Description - Parenting the ADD Child by David Pentecost
Children with ADHD can be a parenting nightmare. They can be disruptive and destructive and do not respond to guidance like other children. Medication may reduce symptoms, but disruptive behaviour often persists. Is there anything that the parent can do to create change? Based on ten years' experience working with families and their children with ADHD, this book explores the dilemmas facing parents with an ADD child. About two per cent of children in the developed world are currently receiving the diagnosis of Attention Deficit Disorder and diagnosis rates are increasing. The true incidence may be as high as five per cent. This would mean that up to 30,000 children a year in the UK alone may have ADHD. Aimed at reducing the conflicts and friction that are often a part of home and school life, the author introduces the ADDapt approach to solving behaviour problems. Addapt stands for ADD alternative parenting techniques: it is a complete, practical, easy-to-follow programme to enable parents working on their own to ameliorate disruptive behaviour patterns common to ADD.
This step-by-step approach has been piloted with over 150 families and has proved to be very helpful in bringing harmony back into the parents' relationship with their child. This work brings together for the first time a variety of tried and tested methods in a comprehensive and accessible format, and goes beyond the identification of the symptoms to tackle the changes parents can make, to ensure that behaviour problems associated with ADHD are managed and reduced.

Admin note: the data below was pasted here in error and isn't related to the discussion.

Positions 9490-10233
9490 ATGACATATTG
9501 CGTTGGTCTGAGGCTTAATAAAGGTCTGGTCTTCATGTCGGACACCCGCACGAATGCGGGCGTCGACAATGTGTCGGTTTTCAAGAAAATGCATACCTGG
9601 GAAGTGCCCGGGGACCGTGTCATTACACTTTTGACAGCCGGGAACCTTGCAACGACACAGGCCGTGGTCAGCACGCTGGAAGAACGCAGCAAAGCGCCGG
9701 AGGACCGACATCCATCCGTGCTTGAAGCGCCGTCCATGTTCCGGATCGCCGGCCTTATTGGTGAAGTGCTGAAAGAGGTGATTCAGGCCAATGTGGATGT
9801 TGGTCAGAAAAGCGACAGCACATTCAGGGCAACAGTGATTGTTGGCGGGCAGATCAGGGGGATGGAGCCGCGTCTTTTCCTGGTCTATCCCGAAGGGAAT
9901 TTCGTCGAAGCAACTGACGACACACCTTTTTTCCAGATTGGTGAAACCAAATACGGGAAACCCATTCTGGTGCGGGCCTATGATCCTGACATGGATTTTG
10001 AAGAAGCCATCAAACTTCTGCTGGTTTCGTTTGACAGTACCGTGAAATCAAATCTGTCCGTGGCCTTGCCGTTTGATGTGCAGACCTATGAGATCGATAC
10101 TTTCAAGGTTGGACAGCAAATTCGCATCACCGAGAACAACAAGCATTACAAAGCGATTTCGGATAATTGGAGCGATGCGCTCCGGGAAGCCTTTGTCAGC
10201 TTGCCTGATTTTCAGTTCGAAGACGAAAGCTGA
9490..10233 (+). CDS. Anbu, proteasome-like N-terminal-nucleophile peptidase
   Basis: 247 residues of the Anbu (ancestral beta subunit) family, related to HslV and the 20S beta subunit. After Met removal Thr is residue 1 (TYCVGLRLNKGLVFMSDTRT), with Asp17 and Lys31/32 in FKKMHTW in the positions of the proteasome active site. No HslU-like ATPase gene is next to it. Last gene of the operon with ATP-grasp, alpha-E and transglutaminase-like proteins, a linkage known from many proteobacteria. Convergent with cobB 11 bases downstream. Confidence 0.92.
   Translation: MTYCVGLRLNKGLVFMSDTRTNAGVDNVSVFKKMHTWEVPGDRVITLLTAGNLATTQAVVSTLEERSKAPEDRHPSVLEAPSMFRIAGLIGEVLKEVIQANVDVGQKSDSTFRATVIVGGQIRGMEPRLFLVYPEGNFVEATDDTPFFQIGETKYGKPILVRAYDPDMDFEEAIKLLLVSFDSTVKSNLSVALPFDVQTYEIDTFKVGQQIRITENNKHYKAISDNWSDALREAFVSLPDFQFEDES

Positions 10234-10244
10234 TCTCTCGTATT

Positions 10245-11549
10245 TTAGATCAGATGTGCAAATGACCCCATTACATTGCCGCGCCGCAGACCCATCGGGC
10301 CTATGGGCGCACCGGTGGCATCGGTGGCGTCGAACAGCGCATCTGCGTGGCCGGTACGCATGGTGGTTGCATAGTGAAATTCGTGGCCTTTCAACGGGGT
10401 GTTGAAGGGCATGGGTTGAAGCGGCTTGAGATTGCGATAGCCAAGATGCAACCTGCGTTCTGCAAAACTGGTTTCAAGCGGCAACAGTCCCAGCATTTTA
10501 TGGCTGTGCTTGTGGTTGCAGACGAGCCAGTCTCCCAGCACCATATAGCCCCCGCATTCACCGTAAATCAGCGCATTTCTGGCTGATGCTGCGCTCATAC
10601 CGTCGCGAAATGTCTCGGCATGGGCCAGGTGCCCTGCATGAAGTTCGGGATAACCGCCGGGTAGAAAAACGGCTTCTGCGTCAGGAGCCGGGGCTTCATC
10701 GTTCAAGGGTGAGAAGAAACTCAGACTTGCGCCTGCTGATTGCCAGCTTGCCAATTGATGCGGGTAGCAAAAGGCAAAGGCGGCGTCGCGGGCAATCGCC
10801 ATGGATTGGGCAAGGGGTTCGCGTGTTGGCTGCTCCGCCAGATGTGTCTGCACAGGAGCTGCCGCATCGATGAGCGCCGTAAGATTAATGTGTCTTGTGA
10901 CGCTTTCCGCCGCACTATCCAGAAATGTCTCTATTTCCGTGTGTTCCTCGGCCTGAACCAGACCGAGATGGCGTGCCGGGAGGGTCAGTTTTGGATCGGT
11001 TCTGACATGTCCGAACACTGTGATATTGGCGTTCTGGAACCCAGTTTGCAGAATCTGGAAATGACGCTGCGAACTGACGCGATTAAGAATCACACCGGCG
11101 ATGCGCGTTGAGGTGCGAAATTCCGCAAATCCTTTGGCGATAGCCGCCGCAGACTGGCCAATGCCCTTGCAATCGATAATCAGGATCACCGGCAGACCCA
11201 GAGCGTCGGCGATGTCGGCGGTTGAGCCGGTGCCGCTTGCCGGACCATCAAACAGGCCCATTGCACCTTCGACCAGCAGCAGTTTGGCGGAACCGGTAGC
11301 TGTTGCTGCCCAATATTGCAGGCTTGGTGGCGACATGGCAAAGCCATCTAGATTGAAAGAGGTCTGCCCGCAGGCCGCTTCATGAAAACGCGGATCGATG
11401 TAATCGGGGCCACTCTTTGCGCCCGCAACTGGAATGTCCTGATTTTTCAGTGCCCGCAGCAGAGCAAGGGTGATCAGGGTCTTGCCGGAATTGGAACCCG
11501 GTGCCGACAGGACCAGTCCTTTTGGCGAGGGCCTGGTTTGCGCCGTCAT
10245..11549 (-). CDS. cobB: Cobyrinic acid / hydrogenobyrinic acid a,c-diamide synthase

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(246mm x 173mm x mm)
Jessica Kingsley Publishers
Publisher: Jessica Kingsley Publishers
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Book Reviews - Parenting the ADD Child by David Pentecost
Author Biography - David Pentecost
David Pentecost is a family therapist and founder of the ADHD development project in BHB NHS Trust in East London. He lectures and advises to parents, teachers, psychiatrists, GPs and other specialists on the emotional and behavioural management of ADD and ADHD in children. He is lecturer and tutor at the Institute of Family Therapy and visiting lecturer at South Bank University, London.